Regular visitors know that I teach Richard III and Edward II at A Level – coincidentally, plays which seem to have appeared within months of each other, in or around 1592. Marlowe doesn’t get discussed much in the circles I move in online, and Edward II often feels even more overlooked – so when someone wanted to talk about the differences between Kit and Will on /r/shakespeare (after watching a performance of Tamburlaine), I couldn’t resist diving in. Here’s an edited extract of what I said:
Lou Reed had Donald Trump nailed as long ago as 1989, namechecking not just the POTUS but also his latest cheerleader, Rudy Giuliani, in his polemic track, ‘Sick of You‘, which also contains the following memorable and prophetic lines:
They say the President’s dead,
No-one can find his head,
It’s been missing now for weeks.
But no one noticed it!
Yeah, he seemed so fit …
Marlowe probably DID make a hazard of his head by easing his heart …
The more I read about Marlowe, the more I like and sympathise with him – arrogant, frustrated genius, malcontent, morally questionable, and attention-whore as he may have been. I sense a kindred spirit: my best friend would say the same about me – perhaps with a lot more arrogance and a lot less genius. As I get older, I like to think that my moral code is finally begining to crystallise, where it was entirely fluid 25 years ago, but then Marlowe never had the opportunity to mellow …
Increasingly, I see Marlowe as the kind of ‘mis-shape‘ Jarvis Cocker sung about in 1995:
At 18, students ought to be able to handle History plays, but the exam boards don’t seem to like them?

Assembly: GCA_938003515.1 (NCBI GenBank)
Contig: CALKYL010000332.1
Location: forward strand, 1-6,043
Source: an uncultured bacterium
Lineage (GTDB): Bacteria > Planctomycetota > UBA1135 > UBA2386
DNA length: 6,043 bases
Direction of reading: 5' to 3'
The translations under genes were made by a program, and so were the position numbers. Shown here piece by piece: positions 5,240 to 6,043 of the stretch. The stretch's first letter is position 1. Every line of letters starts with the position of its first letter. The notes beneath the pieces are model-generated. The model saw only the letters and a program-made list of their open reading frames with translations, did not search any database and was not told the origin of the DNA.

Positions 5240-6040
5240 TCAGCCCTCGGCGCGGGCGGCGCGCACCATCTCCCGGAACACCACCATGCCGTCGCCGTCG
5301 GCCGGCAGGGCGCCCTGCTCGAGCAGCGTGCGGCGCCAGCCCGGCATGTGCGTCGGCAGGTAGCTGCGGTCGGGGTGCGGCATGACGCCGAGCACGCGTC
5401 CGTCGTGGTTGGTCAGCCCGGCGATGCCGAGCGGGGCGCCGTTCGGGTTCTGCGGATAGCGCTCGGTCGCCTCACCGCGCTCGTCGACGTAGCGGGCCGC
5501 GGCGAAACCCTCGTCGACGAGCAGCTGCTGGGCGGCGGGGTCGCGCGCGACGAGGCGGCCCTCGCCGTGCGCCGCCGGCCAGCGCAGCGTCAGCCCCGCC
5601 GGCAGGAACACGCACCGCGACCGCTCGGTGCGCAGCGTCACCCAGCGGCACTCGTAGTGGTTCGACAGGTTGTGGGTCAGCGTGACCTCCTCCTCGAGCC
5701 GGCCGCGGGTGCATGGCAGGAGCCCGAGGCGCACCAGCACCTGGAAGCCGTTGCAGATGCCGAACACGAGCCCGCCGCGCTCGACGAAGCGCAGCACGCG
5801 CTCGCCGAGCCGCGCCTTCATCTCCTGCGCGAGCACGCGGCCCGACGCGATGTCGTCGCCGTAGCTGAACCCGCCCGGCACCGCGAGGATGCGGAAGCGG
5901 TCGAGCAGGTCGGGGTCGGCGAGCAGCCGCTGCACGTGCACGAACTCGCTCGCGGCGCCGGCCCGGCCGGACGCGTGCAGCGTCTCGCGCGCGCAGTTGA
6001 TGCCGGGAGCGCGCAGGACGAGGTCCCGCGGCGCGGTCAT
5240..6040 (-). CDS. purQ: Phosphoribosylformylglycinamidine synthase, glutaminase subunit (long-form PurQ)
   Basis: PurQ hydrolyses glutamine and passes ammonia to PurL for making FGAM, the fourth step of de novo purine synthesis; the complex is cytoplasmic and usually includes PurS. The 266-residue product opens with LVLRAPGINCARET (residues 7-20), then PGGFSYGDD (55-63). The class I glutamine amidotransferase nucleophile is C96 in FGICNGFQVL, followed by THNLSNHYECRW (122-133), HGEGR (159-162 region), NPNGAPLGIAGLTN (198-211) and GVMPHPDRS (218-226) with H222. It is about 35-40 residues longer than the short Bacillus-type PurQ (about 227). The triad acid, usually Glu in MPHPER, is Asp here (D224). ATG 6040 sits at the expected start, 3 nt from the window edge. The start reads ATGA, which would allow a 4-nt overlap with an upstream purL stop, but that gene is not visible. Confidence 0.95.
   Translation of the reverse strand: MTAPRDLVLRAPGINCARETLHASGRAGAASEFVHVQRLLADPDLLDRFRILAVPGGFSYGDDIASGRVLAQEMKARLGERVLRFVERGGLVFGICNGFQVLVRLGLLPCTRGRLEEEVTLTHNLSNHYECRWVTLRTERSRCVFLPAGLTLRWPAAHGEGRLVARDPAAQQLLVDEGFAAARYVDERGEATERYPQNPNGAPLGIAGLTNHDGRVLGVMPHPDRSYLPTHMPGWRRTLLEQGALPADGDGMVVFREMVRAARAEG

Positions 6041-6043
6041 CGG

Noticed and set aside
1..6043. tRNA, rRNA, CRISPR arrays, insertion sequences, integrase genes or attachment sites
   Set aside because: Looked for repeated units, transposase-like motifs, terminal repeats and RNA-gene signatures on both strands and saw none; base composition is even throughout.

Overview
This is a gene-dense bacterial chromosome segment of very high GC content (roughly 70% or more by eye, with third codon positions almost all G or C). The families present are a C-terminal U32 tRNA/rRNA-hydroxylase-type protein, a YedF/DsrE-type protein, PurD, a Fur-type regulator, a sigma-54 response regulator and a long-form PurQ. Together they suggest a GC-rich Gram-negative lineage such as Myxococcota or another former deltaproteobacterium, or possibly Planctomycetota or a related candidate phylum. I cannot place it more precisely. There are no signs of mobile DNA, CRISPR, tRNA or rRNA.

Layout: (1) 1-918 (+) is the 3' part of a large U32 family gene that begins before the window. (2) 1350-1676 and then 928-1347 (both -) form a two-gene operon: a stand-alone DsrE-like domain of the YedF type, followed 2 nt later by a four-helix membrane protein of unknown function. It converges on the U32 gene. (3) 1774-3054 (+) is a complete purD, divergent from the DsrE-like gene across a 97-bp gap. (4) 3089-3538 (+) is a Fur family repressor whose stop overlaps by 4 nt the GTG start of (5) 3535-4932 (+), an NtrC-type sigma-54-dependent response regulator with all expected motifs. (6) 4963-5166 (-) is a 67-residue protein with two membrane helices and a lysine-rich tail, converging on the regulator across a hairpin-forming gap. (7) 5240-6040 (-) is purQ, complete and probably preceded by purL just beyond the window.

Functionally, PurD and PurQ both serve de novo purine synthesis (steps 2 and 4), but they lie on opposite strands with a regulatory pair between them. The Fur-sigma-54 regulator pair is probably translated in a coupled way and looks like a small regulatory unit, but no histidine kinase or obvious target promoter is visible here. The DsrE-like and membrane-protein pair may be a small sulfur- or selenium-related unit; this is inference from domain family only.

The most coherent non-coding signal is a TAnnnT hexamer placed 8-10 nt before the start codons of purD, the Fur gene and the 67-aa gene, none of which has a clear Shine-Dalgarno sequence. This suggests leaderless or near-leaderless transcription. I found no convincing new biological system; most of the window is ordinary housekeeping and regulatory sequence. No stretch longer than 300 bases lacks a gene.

Following my recent KS4 post, I extended my research to A Level – that is the exams taken by 18-year olds before they hit university. Again, I’d love to hear from students or teachers, especially in other countries. Here are a few thoughts of my own:
For too many of the 600,000 students who sit that GCSE, it’s their final taste of Shakespeare …
Shakespeare is the only author that everyone over here has to study. Unless, it appears, you live in Scotland (and someone might be able to correct me on that if I have misread the SQA specification) …
‘For divers unknown reasons‘ as Richard III would say, I’ve been engaged in a little research of what our exam boards offer at Key Stage 4 – that is for the 15/16 year-olds who sit their GCSE English Literature. I think it throws up some interesting points:
What was the first word I thought of when I heard the word, ‘Shakespeare’?
Apologies. I’m neglecting my PonyTail Shakespeare read-through, but suddenly writing more frequently, and hopefully more pithily (but I somehow doubt that), at the moment. Let’s see how long it lasts …
I’ve already recommended Duane’s blog – the longest-running Shakespeare blog I know of – to you. Tonight – and I had something work-related to do – I stopped by whilst having dinner, and promptly got distracted. Which is what the best blogs do, right?
The internet being a brilliant example of intertextuality, Duane’s most recent post is itself a response to something he read on Reddit. And here I am, responding in turn.
The premise is ‘What do you think of when you hear the word Shakespeare?‘